Deregulation in Texas

Deregulation means that consumers have a choice of their generation electricity supplier (referred to as Retail Electric Providers or REPs). There are hundreds of licensed REPs to choose from in the State of Texas. Some of the more common ones are Reliant, Gexa, Direct Energy, TXU, and Constellation. No matter who you choose, your geographic location determines who your Transmission and Distribution Service Provider (TDSP) is. These are also referred to as the Local Utility or Local Wires Company. The TDSPs (depicted in color on the map), transmit electricity from the generation plant to your home, install and read the meters and are responsible for maintaining and repairing equipment during outages. In most cities in Texas, the TDSPs also own and maintain the streetlights that cities pay for.

Even though it looks like less than half the state is deregulated, these areas cover some of the most populous parts of the state. For the areas in white (many of which are rural), a more accurate description would be that some of it is regulated and some of it is unregulated (will explain those in a minute).

The five TDSPs are:

  • Oncor (formerly TXU Electric, Texas Power & Light and TXU SESCO): serves Dallas-Ft. Worth, Central Texas (including Waco) and some parts of West Texas
  • CenterPoint (aka CNP, formerly Houston Power & Light): serves Houston area
  • AEP Texas Central (formerly Central Power & Light): serves Corpus Christi and deep South Texas (commonly referred to as “The Valley”)
  • AEP Texas North: serves Abilene, San Angelo, North Central and West Texas
  • Texas New Mexico Power (aka TNMP): serves small areas of Central Texas, North Texas and West Texas


Click here to find out who your Electric Utility Company is.

There are a handful of cities that are split between two TDSPs (ex: Galveston has TNMP and CNP; Lewisville is in Oncor and TNMP) and there are also some cities where part of the city is in a deregulated area and part is not (ex: Austin – a vast majority of the city is served by Austin Energy which is owned by the City, but there’s a very small portion of the city that falls within Oncor’s service area).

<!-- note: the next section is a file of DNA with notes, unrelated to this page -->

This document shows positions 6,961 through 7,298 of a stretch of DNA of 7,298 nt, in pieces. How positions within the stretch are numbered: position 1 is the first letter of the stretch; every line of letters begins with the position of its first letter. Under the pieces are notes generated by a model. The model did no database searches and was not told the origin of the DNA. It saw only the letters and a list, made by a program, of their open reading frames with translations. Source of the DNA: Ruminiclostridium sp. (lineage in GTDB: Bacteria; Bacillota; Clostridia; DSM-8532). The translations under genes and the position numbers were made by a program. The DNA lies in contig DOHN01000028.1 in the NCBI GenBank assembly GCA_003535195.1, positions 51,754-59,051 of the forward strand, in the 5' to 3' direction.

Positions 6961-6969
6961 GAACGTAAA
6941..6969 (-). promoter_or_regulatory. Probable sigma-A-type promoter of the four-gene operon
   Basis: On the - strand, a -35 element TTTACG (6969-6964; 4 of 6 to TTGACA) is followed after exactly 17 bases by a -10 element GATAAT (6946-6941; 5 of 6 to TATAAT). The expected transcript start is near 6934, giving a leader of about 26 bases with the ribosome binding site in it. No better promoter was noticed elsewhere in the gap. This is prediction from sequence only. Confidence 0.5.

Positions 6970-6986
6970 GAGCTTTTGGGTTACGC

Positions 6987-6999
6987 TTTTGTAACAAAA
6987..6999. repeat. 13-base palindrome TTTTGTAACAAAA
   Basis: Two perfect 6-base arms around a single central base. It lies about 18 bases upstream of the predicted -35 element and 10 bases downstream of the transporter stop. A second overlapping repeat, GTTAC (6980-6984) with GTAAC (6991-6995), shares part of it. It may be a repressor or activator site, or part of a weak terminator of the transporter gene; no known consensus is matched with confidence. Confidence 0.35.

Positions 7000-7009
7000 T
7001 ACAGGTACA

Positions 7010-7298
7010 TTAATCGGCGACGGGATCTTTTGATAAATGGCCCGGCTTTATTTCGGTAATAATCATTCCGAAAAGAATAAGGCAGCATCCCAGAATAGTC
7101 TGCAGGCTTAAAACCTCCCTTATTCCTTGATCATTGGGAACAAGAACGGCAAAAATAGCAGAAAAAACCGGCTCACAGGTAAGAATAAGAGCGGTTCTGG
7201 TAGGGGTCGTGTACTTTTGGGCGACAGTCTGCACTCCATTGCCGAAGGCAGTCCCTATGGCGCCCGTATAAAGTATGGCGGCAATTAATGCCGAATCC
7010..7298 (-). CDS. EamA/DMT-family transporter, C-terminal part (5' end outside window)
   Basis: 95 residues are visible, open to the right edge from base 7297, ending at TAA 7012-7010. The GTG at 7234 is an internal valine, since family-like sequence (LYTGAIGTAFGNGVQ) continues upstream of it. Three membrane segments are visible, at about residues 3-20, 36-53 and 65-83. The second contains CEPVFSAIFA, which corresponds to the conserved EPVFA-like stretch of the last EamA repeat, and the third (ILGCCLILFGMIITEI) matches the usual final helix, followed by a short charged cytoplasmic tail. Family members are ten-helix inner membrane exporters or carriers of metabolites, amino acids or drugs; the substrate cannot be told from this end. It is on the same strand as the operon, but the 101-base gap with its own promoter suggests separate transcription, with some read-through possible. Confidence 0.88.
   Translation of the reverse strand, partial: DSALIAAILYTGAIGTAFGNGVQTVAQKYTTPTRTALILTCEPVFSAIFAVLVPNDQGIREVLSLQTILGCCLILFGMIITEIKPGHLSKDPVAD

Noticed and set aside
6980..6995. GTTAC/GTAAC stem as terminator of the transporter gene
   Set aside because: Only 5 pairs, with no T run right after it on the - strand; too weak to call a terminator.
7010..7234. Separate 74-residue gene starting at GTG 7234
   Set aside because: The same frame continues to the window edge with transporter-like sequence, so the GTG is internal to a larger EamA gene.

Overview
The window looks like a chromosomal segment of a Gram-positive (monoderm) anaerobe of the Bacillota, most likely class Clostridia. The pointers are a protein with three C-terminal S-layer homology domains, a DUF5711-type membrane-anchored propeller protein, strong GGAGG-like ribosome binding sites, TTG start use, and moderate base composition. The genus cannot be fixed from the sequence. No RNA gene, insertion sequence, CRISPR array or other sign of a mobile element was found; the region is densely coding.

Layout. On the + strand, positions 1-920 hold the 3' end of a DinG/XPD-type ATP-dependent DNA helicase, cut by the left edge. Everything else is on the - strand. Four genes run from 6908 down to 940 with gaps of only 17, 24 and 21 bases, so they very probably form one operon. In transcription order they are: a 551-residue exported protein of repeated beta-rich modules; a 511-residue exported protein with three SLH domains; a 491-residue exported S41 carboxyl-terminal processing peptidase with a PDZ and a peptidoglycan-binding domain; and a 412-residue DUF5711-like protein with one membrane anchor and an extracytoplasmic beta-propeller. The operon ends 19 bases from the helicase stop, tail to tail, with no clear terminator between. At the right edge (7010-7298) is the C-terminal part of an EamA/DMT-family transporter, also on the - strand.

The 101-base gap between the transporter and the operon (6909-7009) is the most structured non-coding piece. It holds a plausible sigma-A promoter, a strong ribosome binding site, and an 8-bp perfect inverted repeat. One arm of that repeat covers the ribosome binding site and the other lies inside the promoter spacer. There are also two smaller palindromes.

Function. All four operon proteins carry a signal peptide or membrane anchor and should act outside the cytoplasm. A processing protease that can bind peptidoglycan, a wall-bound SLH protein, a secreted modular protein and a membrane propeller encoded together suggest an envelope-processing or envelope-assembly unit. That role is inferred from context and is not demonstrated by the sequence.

The areas in white in the map above include three categories:

  • Regulated, Investor-Owned Utilities (IOUs)
  • Municipally-Owned Utilities (Munis)
  • Electric Cooperatives (Co-ops)

The regulated IOUs are fully regulated by the Texas Public Utility Commission (PUC or PUCT) like the TDSPs are REPs are. The PUC is an agency of the State that regulates electric, water and telecommunications utilities.

Regulated IOUs include Entergy Texas (Beaumont area), AEP SWEPCO (parts of East TX and Panhandle), Xcel Energy (parts of Panhandle) and El Paso Electric (El Paso and the rest of the far West area of TX). PUC Regulation is important because those utilities have a standard set of rules to follow, that are approved and monitored by the PUC, and customers have protection against unfair/inaccurate billing. For example, if a customer finds they’ve been overbilled and after reaching out to the utility they can’t get a satisfactory resolution, the customer can file a complaint with the PUC and request assistance in getting the overcharge refunded.

Munis and Co-ops are regulated by a board of directors instead of the PUC. See “Coop and Muni FAQs” from the PUC. Unlike the regulated IOUs, REPs, and TDSPs, the PUC has very little to no regulation over the practices and actions on Munis and Co-ops. We’ve encountered a couple instances when we found billing errors for a client billed by a Muni or Co-op, and the utility refused to correct the error or just flat out ignored our claim. Without a regulatory agency to enforce rules and ensure consumers are treated fairly, there’s no standard process to escalate a claim if these utilities don’t do what they’re supposed to do. Their Board of Directors “regulates” the utility, but there’s no oversight by an outside agency so Munis and Co-ops may not always be inclined to do the right thing.


Texas Electricity Ratings

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Texas: Electric Tariffs

Each TDSP has a tariff of rules and regulations they follow. The tariffs are valuable resources when verifying  billing discrepancies. Below is a link to Rates & Tariffs from the PUCT website.

Power to Choose

In Texas, you can choose your REP and electricity plan if you are in a deregulated area. For an accurate listing of current rates and to sign up for new service, visit the Power to Choose website.


We use Texas A&M Geoservices to geocode address data.

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